Series 12 (First Act)
Okay, full disclosure: While I made an earnest attempt to watch every episode of this series that has aired thus far, I couldn't bring myself to actually complete most of them. They're just so boring, guys. Horribly, tearfully boring, to the point where actually sitting through them for forty minutes at a time is nearly impossible. I did, however, reluctantly force myself to watch all the plot important episodes in their entirety, so I guess that's something? Probably?
In this year's series of Supernatural, Sam and Dean run afoul of the British Men of Letters, who wish to utilise their particular methodology to cleanse the US of monsters and demons. With their now revived mother Mary in the mix as well, the two find themselves running up against a potentially even bigger problem: Lucifer, who is using his newfound freedom to do -- something. Egh. We'll get to that, I'm sure.
In the interests of having to talk about this series as little as possible, here's what I said on What We're Watching after the first episode -- because it still holds true, and in fact has been shown to hold even more true as the series goes on.
|But first, an image.|
Good news! It's even worse than you could possibly reasonably expect. It's boring, the dialogue is tired, and the main actors look increasingly like they'd rather be anywhere else.
Still, this series gives us two separate plot strands to work with, so we may as well talk about each of them in turn.
The first is the British Men of Letters storyline, which functions as a poorly veiled jab at things like gun control and the NHS -- which is not altogether surprising, Supernatural is and has always been a startlingly right-wing show (there's a reason it has preposterously high viewing figures in the Deep South), but it doesn't make for solid ground to build an entire plot. Unfortunately, it is the only thing that storyline has. "In the UK, nobody dies from monster attacks," says a British Men of Letters evilly as they smoke from an evil cigarette holder and torture someone. "We just want to share that with the US." Somewhere, in a writer's room, a man winks at the audience and waggles his eyebrows.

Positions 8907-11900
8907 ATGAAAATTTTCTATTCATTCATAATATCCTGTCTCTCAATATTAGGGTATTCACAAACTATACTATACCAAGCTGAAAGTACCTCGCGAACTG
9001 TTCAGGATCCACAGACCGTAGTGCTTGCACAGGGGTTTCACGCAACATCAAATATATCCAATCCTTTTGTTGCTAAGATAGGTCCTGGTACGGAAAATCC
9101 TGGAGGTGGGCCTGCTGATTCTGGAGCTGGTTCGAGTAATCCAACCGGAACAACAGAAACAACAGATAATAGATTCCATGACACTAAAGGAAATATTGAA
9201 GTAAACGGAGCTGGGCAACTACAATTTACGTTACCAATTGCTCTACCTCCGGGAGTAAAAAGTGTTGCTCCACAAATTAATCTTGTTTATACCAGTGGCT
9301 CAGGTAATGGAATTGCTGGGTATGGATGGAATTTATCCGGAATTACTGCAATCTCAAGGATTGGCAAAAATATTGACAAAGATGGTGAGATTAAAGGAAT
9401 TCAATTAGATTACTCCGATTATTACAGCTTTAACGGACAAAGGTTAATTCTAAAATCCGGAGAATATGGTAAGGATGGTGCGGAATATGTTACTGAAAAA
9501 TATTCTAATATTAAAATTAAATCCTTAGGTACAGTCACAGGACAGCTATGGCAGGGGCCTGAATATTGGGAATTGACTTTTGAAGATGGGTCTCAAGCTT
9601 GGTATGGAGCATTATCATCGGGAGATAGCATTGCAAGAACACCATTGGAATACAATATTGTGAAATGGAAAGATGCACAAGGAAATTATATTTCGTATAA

But that's all it has, which might explain partly why the series is so loathe to actually dwell on that storyline much. The more it features into an episode, the more apparent it becomes that the writers' thought process started at 'Nuh-huh-uh, gun control bad, analogy' and then promptly ended there.
Which leaves me without much to say about it. It's an Alt-Righter's wet dream, but then, that's what Supernatural has always been, and always been intended to be.
|Yadda yadda yadda torture etc.|
Which leads me onto the Lucifer plotline, which is a sitcom. Ah, no, you could actually make the argument that it's a soap opera, in that way in which basically all of Supernatural is a soap opera, but there is such a consistent emphasis on comedy that I would definitely say it's a sitcom. Unfortunately, none of it is good comedy -- there are two jokes at play in this storyline: Either Lucifer is comically inept at pretending to be the person he's masquerading as in any given episode, or he's making veiled, punny references to how he's the Devil.
That's it. Those are the jokes. Neither of them are executed well in the first place, but even if they had been, they would have grown old after the first ten minutes.
Again, I'm not being given a lot to talk about here. It's a sitcom about Lucifer hopping between bodies. That's it. There's no sense of threat, or mystery, or really anything that might compel a viewer to keep watching, it's just two jokes played out over and over again, for forty minutes, in a limited range of different scenarios.
|Mary is in some episodes probably I guess.|
The show goes so far as to clarify early on that Lucifer has absolutely zero motivation or plan, which they try to play off as being super dangerous, but given that the worst he does is kill a few people over petty reasons, just comes across as 'we couldn't be bothered to think of a plotline, so we're just going to say he doesn't have a plan.'
Time and again, I am struck by the level of scorn and disdain Supernatural's writers have for its viewers, as it regurgitates the same stuff again and again, each time with even less effort put into it, and each time with an even more assured expectation that viewers will lap it up. Worse still, that scorn appears to actually be somewhat warranted, given that they've yet to be proven wrong.
So that's the first act of Supernatural's twelfth series. It's awful. We all knew it would be. Maybe if we're lucky, it'll get cancelled before the second act has a chance to start airing, but I wouldn't hold out hope.